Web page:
It takes two to tangle | india | Hindustan Times
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It takes two to tangle

The RBI can't check inflation alone. It needs active assistance from the government.

india Updated: Jan 26, 2012 22:06 IST

The Reserve Bank of India is still waiting to unwind its tight money policy. Wednesday's reduction in the ratio of cash banks have to keep aside should inject a shot of liquidity, but Governor Duvvuri Subbarao is hesitant to pull out the stops after raising interest rates by 3.75 percentage points since March 2010. Inflation could yet get out of hand, the central banker figures, if global oil prices do not soften; if food prices refuse to subside because of a weak supply of proteins; if suppressed energy prices at home are allowed to rise; and most damningly, if the fiscal deficit balloons. Principally, the central bank is worried about prices and what the government is not doing to tame them. Decisions on increasing administered energy prices will raise the price line in the immediate future, but can tease suppressed inflation out of the system. Fiscal rectitude can help steer demand from a bloated administration to productive investments by companies and households. Fixing supply bottlenecks in agriculture and infrastructure, likewise, can ease structural inflation. These are all oft-repeated suggestions by the central bank to the government.

Mr Subbarao has, with candour unusual in central bankers, called for restraint in government spending. Key deficit indicators were up in April-November 2011 from the year-ago period, even after taking out the windfall of spectrum sale receipts. Beyond the budgeted estimate of Rs 417,000 crore, the government in two tranches announced extra borrowings of Rs 93,000 crore. "If the increase in government borrowing already announced is an indication, the gross fiscal deficit for 2011-12 will overshoot the budget estimate substantially. At the current juncture when there is a need to boost private investment, the increase in fiscal deficit could potentially crowd out credit to the private sector. Moreover, slippage in the fiscal deficit has been adding to inflationary pressures and it continues to be a risk for inflation." These are strong words from the RBI.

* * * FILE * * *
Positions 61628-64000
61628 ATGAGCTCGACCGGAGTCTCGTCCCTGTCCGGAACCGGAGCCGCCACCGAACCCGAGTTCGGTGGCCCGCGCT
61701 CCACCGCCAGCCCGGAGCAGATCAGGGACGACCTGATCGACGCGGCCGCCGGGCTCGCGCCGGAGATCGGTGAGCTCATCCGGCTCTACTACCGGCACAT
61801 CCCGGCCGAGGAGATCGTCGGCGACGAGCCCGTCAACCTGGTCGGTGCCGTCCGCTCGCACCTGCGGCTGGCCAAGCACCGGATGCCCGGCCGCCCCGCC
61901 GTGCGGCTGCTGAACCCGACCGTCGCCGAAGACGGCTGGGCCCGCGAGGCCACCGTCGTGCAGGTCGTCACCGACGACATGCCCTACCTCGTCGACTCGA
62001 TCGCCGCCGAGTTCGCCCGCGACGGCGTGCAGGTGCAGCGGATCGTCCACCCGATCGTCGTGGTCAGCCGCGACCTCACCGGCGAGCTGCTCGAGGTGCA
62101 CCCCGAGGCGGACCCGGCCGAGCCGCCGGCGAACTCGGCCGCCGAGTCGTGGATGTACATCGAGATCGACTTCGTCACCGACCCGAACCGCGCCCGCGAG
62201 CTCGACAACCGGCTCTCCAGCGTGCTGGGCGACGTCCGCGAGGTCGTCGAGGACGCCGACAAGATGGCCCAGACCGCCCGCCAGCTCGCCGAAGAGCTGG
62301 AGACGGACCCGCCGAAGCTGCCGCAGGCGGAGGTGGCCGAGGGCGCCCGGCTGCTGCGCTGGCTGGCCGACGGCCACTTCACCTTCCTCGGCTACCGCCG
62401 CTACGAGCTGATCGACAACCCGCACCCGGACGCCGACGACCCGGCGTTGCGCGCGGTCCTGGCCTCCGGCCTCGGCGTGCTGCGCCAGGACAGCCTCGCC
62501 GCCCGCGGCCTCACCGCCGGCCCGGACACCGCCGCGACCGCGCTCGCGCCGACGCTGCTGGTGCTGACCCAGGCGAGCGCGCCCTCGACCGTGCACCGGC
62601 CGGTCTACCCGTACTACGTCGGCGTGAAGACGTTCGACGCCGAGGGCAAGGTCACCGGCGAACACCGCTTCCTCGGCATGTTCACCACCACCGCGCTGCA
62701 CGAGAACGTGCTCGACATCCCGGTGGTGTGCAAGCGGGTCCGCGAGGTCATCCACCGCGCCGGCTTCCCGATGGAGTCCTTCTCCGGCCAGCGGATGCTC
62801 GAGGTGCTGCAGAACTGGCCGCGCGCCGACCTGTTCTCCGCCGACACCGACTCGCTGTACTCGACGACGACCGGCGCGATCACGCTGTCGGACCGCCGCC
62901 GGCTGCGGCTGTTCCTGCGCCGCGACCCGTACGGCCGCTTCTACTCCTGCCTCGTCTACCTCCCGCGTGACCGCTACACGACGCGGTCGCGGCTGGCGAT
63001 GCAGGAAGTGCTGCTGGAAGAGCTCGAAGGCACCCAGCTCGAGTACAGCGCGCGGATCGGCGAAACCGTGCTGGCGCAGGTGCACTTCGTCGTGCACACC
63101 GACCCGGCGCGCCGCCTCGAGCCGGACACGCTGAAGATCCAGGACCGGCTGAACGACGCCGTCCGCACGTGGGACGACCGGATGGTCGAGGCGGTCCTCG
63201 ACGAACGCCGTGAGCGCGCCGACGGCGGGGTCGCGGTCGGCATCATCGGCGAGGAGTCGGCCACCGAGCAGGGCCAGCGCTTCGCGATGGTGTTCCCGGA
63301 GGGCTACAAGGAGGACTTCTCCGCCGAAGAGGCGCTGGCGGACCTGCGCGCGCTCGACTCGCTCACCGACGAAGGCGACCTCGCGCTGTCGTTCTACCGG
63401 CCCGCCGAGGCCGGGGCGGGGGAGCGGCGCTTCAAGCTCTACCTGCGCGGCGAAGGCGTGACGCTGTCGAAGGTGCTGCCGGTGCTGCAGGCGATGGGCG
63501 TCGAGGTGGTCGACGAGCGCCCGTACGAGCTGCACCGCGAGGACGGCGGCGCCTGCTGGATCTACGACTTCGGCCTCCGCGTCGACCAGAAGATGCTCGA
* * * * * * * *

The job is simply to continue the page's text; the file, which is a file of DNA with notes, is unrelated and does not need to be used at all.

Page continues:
The government is committed to bringing down the fiscal deficit by half a percentage point successively from 5.1% in 2010-11 to 3.5% in 2013-14. These yardsticks are lower than what the country's financial ombudsman, the 13th Finance Commission, has suggested, which would result in a fiscal deficit of 3% by 2013-14. The government's self-imposed target, in itself, looks elusive; the actual fiscal deficit in April-November 2011 was 85% of the budgeted 4.6%. Subsidies on food, fuel and fertilisers, budgeted at 1.5% of the gross domestic product in the current financial year, are on current indications likely to overshoot the target by a percentage point of GDP. However, a government facing elections in critical states that throw up populist allies will find it difficult to resist demands for preserving existing subsidies as well as announcing new ones like the right to food.